Epic of Ishtar and Izdubar: The King’s Answer And Ishtar’s Rage (Part 26) Assyrian

Amazed the sovereign sat upon his throne;
And while she wooed, his heart was turned to stone;
In scorn replied: “Rise Ishtar, Heaven’s high queen,
Though all thy wealth, possessions I had seen
Now piled before me, all in gems and gold,
Of all the wealth of Heaven there heaped of old,
I nakedness and famine would prefer
To all the wealth divine thou canst confer.

What carest thou for earthly royalty?
The cup of poison shall thy lovers see.
Thou sawest me within a haunt away
From men. I lingered on that direful day,
And took thee for a beauteous “zi-re-mu”[1]
Or “zi-ar-i-a” or a “zi-lit-tu”[2]
And thou didst cause to enter love divine.

As “zi-cur-un-i,” spirit of the wine,
Thou didst deceive me with thine arts refined,
And love escaped upon the passing wind.
Then to my palace come, and me there seek;
Didst place thy mouth upon my lips, and wake
Within my breast a dream of love and fire,
Till I awoke and checked thy wild desire;
Thou camest with the form of spirits fair,
Didst hover o’er me in my chamber there.

Thy godly fragrance from the skies above,
A sign did carry of the Queen of Love:
I woke, and thou didst vanish, then didst stand
As mine own servant in my palace grand.

Then as a skulking foe, a mystic spell
Didst weave, and scorch me with the fires of hell
While I was wrapped in sleep. Again I woke,
I saw around me “dal-khi”, sulphurous smoke,
Which thou didst send around my royal bed;
And I believed that I was with the dead,
With “dal-khi” gloating over me in hell.
My “su-khu-li” then sought thy presence fell.

Forever may thy wooing cease! for love
Hath fled, may godly praises never move
Upon the lips of holy gods, or men,–
Of thee, the god of Love ne’er speak again!
I loved thee once; with love my heart inflamed
Once sought thee, but my troubles I have blamed
Upon thee, for the dreams which thou didst send.
Go! rest thy heart; and to thy pleasures wend!

“For Tammuz of thy youth thy heart once wailed,
For years his weary form thy love assailed;
Allala next, the eagle, lovest, tore
His wings. No longer could he joyful soar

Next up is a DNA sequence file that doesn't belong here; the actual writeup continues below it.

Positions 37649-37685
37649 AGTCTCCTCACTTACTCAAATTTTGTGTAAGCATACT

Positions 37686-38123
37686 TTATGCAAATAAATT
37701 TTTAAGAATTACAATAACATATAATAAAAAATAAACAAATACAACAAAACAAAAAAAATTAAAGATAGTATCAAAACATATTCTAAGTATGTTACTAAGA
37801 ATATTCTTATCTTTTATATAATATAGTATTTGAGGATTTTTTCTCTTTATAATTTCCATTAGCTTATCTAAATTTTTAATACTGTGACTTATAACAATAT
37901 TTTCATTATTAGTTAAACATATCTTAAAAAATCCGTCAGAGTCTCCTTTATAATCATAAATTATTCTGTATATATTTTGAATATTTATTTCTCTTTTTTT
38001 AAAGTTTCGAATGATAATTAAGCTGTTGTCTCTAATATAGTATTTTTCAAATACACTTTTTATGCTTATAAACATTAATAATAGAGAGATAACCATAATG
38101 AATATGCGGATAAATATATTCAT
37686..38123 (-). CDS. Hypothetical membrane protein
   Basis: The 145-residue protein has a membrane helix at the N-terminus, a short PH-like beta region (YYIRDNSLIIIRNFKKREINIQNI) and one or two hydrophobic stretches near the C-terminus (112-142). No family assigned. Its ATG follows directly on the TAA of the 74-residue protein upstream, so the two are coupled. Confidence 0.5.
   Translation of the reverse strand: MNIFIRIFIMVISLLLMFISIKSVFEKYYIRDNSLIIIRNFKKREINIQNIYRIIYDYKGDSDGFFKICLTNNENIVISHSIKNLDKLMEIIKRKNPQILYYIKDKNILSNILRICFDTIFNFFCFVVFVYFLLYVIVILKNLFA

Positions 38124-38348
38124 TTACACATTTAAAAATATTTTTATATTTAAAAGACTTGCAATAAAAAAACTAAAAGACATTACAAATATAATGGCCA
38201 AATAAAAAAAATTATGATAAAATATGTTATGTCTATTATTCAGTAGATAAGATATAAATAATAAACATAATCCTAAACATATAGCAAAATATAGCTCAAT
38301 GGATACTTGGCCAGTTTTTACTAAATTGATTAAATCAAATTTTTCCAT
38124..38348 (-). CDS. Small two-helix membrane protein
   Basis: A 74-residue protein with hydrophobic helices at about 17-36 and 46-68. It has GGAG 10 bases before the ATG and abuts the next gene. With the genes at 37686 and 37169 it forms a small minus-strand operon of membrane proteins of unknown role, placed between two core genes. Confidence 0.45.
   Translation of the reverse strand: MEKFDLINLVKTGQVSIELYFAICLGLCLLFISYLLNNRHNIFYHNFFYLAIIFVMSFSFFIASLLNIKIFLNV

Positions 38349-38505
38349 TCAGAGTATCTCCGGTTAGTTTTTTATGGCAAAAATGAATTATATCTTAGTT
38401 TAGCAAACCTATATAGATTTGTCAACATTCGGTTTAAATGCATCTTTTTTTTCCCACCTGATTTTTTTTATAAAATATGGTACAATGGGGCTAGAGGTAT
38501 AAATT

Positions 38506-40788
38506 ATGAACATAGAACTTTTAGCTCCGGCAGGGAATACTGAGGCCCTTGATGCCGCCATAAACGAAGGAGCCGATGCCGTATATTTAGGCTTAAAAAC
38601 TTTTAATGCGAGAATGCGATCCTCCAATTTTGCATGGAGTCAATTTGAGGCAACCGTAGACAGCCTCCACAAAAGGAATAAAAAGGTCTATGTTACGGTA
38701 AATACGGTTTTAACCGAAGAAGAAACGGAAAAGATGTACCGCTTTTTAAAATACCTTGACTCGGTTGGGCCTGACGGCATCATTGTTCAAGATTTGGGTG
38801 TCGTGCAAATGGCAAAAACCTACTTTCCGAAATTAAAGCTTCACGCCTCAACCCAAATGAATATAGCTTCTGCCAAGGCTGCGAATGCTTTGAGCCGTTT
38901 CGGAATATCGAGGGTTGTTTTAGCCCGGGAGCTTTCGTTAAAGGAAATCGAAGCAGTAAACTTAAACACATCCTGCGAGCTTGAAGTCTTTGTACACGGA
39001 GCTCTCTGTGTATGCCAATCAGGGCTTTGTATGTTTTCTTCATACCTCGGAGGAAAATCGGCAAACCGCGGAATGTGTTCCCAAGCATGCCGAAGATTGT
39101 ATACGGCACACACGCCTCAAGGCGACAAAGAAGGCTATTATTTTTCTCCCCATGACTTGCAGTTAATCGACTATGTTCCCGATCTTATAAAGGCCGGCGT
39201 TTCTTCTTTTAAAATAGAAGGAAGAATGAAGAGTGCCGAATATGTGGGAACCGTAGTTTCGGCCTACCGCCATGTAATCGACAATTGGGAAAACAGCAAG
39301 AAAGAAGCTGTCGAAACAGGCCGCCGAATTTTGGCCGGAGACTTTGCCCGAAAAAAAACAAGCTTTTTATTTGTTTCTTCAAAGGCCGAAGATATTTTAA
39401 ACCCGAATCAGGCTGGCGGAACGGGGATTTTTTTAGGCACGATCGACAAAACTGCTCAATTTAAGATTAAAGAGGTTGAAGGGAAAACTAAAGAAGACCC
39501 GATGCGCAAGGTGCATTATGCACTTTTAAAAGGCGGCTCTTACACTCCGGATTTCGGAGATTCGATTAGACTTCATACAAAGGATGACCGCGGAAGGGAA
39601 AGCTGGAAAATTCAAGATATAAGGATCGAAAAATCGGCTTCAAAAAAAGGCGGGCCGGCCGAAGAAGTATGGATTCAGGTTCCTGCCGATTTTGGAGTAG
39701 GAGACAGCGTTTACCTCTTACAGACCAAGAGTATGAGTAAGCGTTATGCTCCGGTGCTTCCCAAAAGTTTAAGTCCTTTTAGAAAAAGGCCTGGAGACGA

And float above the forest to the sky.

Thou leavest him with fluttering wings to die.
A lusty lion thou didst love, his might
Destroyed, and plucked his claws in fierce delight,
By sevens plucked, nor heard his piteous cry.

A glorious war-steed next thy love didst try,
Who yielded to thee, till his strength was gone:
For seven “kaspu”[3] thou didst ride upon
Him without ceasing, gave no food nor drink,
Till he beneath thee to the earth did sink,
And to his mistress, Sil-i-li, the steed
Returned with broken spirit, drooping head.

Thou lovest Tabulu, the shepherd king,
And from his love continuous didst wring
“Sem-uk-ki”[4], till he to appease thy love,
The mighty gods of heaven then sought to move
To pity with his daily offerings.
Beneath thy wand upon the ground he springs,
Transformed to a hyena; then was driven
From his own city–by his dogs was riven.

Next Is-ul-lan-u lov’st, uncouth, and rude,
Thy father’s laborer, who subject stood
To thee, and daily scoured thy vessels bright:
His eyes from him were torn, before thy sight.
And chained before thee, there thy lover stood,
With deadly poison placed within his food.

Thou sayst: ‘O Isullanu, stretch thy hand!
The food partake, that doth before thee stand!’
Then with thy hand didst offer him the food.
He said: ‘What askest thou? It is not good!
I will not eat the poison thus prepared.’
Thy godly wand him from thy presence cleared,
Transformed him to a pillar far away.

And for my love Queen Ishtar comes this day?
As thou hast done with others, would thy love
Return to me, thine actions all doth prove.”

The queen in fury from his presence turned,
In speechless rage the palace halls she spurned;
And proudly from the earth swept to the skies;
Her godly train in terror quickly flies.

[Footnote 1: “Zi-re-mu,” spirit of mercy or grace.]–[Footnote 2: “Zi-lit-tu,” spirit of the mist.]–[Footnote 3: “Seven kaspu,” fourteen hours; each kaspu was two hours.]–[Footnote 4: “Sem-uk-ki,” translated by Sayce “stibium,” antimony; by Talbot, “luetarish semukki,” “thou who didst make evil with thy drugs.”–
“Trans. Soc. Bib. Arch.”, vol. v. p. 110. Sayce’s edition Smith’s “C.A.G.,” p. 229.]

SOURCE: Babylonian and Assyrian Literature; Alcove II, Tablet V (1901): Translated by Leonidas Le Cenci Hamilton, M.A.

Epic of Ishtar and Izdubar: Ishtar Complains To Anu, King Of Heaven, (Part 27)

Epic of Ishtar and Izdubar: Coronation Of Izdubar As King Of The Four Races (Part 25); Assyrian

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